Tag: peer review

  • Glasgow, model organisms, manufacturing and the Sanger

    Uncategorized | Douglas Kell

    Last week saw the penultimate of our ‘roadshow’ conversations, held in Glasgow and attracting participants from both Scotland and elsewhere. As ever we had a very useful exchange of thoughts on a wide range of topics, not least about how to streamline the peer review process, where some very helpful suggestions were made. In line with an interesting recent editorial, one question elicited discussion on the extent to which funding should be concentrated on (the typically more tractable)  model organisms, a question brought into focus by the comparatively little study devoted to Chalara fraxinea (the cause of ash die-back – here is a link on how to spot it) nor to thousands of other organisms. I won’t claim to have any answers here, but clearly folk may wish to give special thought to justifying the choice of organism in proposals.

    I have blogged before about 3D printing, and a recent piece gives a nice example of how it can be used to save thousands on certain laboratory supplies. [...]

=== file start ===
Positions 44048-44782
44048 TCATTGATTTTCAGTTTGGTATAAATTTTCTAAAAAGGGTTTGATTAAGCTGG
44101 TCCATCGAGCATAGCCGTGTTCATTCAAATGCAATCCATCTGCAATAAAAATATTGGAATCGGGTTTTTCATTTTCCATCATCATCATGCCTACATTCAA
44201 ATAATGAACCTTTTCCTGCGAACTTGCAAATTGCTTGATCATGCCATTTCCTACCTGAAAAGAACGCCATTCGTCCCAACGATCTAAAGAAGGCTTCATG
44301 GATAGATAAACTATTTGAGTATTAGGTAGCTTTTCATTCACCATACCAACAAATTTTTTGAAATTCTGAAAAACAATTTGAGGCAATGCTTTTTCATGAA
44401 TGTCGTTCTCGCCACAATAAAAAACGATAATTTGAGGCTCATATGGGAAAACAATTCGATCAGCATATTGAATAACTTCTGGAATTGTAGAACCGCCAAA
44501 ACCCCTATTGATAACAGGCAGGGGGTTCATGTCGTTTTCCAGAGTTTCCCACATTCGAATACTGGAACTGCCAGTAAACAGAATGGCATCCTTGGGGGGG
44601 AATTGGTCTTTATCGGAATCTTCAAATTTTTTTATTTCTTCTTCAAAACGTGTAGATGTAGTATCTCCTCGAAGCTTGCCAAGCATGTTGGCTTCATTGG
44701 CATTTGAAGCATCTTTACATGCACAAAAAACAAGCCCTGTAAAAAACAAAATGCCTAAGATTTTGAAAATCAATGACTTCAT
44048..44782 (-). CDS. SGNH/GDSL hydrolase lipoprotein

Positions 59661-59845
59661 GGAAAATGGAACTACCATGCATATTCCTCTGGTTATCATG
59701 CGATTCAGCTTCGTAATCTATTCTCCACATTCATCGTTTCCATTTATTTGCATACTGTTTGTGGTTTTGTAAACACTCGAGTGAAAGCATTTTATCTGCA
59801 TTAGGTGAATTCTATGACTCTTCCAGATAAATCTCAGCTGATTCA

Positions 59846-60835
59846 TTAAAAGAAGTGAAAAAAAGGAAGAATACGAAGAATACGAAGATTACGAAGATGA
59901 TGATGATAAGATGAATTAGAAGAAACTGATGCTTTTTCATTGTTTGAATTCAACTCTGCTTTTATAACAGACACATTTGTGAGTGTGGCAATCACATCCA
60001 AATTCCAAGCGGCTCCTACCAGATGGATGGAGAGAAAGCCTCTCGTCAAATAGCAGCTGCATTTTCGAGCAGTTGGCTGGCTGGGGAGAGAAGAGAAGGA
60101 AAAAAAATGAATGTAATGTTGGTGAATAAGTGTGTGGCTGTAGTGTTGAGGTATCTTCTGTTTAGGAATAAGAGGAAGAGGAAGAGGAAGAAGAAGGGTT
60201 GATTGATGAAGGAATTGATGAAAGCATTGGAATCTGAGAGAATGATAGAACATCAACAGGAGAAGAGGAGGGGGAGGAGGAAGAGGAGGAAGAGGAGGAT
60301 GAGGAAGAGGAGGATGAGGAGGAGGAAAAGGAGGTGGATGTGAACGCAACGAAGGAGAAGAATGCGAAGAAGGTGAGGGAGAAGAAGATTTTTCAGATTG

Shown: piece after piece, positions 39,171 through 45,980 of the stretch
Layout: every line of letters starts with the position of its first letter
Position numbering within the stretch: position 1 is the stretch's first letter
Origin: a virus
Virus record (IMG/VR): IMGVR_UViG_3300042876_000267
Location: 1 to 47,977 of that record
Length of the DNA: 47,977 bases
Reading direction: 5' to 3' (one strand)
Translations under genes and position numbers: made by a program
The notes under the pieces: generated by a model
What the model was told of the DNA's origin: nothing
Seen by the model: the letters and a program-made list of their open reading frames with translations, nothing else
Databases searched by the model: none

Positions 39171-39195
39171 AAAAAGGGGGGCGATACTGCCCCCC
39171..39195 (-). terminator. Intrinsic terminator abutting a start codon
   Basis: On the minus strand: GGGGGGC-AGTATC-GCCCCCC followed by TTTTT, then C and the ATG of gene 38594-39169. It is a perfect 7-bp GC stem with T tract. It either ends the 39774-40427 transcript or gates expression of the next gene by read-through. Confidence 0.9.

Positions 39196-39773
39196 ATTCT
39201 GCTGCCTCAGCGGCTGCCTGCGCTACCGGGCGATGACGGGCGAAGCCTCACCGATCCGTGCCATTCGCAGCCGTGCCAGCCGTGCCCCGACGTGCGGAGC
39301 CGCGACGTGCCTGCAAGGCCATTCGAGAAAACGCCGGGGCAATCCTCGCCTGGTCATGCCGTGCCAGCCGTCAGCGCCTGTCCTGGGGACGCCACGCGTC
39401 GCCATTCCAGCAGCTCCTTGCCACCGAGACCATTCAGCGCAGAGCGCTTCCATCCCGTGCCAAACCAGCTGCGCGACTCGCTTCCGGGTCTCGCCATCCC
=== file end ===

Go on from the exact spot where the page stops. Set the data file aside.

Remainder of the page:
• Appointments Board, Professors and policy evidence

    Uncategorized | Douglas Kell

    Last week the great majority of meetings were internal meetings in Swindon, although one important external meeting I attended was that of our Appointments Board. Here a considerable degree of scrutiny is attached to ensuring that we have the right intellectual (and where possible diversity) balance on our Committees and Panels. One criterion we use in selecting members for Committees (apart from asking folk to apply) is the effectiveness with which they undertake refereeing assignments that we send to them. Another is the effectiveness of their own grant applications, as both of these metrics pertain to their likely effectiveness when serving on Committees. [...]